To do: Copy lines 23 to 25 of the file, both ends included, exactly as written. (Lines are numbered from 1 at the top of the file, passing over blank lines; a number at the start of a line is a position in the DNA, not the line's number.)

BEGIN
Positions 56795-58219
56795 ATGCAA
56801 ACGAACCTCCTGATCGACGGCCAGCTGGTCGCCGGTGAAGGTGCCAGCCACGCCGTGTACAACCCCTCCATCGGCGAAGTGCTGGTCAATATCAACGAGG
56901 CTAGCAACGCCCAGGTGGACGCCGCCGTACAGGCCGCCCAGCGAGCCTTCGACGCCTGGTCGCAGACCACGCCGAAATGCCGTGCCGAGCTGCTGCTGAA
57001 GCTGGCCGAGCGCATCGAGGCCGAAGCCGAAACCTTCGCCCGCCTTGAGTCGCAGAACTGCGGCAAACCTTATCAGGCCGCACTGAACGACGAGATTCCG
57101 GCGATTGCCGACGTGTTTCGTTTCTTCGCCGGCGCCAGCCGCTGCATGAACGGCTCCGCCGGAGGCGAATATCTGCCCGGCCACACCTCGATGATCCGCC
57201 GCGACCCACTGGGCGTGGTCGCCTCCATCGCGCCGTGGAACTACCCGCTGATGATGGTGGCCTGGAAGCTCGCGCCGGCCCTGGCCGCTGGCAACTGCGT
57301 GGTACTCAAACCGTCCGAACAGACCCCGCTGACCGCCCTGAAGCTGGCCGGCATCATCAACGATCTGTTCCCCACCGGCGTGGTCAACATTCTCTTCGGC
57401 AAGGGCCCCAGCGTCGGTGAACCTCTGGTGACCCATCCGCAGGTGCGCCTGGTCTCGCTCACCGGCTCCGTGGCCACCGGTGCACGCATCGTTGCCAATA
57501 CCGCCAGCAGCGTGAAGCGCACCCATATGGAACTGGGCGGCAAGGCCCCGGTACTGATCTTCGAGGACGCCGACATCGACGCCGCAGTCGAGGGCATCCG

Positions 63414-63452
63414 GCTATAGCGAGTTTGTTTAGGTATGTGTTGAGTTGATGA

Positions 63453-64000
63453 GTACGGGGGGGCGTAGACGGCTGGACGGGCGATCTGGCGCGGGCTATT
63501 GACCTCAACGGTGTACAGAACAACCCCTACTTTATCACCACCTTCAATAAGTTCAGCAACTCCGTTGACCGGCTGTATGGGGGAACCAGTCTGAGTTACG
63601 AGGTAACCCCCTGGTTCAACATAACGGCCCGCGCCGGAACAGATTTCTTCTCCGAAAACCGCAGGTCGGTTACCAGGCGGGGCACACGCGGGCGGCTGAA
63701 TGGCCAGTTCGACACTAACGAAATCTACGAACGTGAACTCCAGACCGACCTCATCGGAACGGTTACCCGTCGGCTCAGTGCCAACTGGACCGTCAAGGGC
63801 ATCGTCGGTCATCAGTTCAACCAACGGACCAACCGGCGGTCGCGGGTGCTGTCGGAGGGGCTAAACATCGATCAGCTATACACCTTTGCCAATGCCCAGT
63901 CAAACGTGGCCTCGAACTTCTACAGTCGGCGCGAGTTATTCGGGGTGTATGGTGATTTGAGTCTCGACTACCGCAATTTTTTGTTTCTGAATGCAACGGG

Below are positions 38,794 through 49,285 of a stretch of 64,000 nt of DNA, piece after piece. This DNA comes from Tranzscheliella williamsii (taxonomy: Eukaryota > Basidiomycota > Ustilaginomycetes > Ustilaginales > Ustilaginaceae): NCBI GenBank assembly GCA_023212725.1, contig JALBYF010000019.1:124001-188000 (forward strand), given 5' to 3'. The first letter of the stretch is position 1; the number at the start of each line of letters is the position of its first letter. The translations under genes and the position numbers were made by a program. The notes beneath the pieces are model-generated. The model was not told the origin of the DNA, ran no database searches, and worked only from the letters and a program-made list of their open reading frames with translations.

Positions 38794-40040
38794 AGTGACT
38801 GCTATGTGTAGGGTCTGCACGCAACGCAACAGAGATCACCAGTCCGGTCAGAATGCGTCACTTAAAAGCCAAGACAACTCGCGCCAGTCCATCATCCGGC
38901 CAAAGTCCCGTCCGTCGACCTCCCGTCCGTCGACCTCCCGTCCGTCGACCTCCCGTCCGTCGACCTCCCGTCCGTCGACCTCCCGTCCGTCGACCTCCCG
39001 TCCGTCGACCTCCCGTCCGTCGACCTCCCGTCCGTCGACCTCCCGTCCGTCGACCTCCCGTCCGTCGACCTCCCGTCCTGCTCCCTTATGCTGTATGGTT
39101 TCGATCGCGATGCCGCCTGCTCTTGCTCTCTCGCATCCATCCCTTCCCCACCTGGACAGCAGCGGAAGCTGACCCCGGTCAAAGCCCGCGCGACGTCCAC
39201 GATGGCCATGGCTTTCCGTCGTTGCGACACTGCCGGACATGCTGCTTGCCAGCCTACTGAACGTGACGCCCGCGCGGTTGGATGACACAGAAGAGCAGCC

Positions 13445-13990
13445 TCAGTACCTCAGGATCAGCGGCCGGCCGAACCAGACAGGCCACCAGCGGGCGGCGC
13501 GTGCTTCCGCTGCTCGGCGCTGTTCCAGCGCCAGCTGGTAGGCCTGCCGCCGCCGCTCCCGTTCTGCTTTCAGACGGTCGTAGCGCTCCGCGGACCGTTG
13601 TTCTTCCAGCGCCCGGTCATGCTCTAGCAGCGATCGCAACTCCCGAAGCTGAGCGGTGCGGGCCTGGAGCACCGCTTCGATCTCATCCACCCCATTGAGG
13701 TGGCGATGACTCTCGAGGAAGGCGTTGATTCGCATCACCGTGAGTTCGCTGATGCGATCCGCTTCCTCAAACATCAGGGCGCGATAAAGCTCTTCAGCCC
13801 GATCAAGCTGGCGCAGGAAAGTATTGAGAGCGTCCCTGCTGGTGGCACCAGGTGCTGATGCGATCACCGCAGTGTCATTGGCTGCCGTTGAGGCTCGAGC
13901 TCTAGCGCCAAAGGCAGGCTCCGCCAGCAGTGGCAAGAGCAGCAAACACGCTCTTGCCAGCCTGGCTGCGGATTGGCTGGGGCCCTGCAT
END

38801 GCTATGTGTAGGGTCTGCACGCAACGCAACAGAGATCACCAGTCCGGTCAGAATGCGTCACTTAAAAGCCAAGACAACTCGCGCCAGTCCATCATCCGGC
38901 CAAAGTCCCGTCCGTCGACCTCCCGTCCGTCGACCTCCCGTCCGTCGACCTCCCGTCCGTCGACCTCCCGTCCGTCGACCTCCCGTCCGTCGACCTCCCG
39001 TCCGTCGACCTCCCGTCCGTCGACCTCCCGTCCGTCGACCTCCCGTCCGTCGACCTCCCGTCCGTCGACCTCCCGTCCTGCTCCCTTATGCTGTATGGTT